He went to Nazareth, where he had been brought up, and on the Sabbath day he went into the synagogue, as was his custom. And he stood up to read. The scroll of the prophet Isaiah was handed to him. Unrolling it, he found the place where it is written:
"The Spirit of the Lord is on me,
because he has anointed me
to preach good news to the poor.
He has sent me to proclaim freedom for the prisoners
and recovery of sight for the blind,
to release the oppressed,
to proclaim the year of the Lord's favor."
Then he rolled up the scroll, gave it back to the attendant and sat down. The eyes of everyone in the synagogue were fastened on him, and he began by saying to them, "Today this scripture is fulfilled in your hearing." (Luke 4: 16 - 21)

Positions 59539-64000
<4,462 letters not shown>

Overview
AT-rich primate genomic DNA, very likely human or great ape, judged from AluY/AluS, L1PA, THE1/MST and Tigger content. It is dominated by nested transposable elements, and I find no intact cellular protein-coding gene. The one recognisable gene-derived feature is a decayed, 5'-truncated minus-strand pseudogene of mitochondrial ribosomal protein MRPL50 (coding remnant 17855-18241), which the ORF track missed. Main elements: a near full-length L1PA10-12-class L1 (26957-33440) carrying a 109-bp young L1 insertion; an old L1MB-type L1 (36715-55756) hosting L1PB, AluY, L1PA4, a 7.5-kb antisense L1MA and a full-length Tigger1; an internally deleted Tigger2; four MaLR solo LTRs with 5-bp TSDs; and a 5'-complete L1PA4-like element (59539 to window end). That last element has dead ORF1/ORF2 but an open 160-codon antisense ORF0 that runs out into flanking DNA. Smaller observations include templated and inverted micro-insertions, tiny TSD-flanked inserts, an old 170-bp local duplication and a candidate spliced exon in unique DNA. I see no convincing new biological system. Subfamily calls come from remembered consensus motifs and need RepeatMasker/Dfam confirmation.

Jesus selects the passage from Isaiah which begins plainly “The Spirit of the Lord is upon me.” Everything which follows in the life and ministry of Jesus flows from the operation of the Holy Spirit in his life. Luke points out the role of the Holy Spirit in Jesus’ baptism (3:22) and in the 40 days of testing in the wilderness (4:1 & 14). In Luke’s second work, the book of Acts, he quotes the Apostle Peter, who gives a one-sentence summary of the ministry of Jesus:

"You know what has happened throughout Judea, beginning in Galilee after the baptism that John preached -- how God anointed Jesus of Nazareth with the Holy Spirit and power, and how he went around doing good and healing all who were under the power of the devil, because God was with him." (Acts 10: 38-39)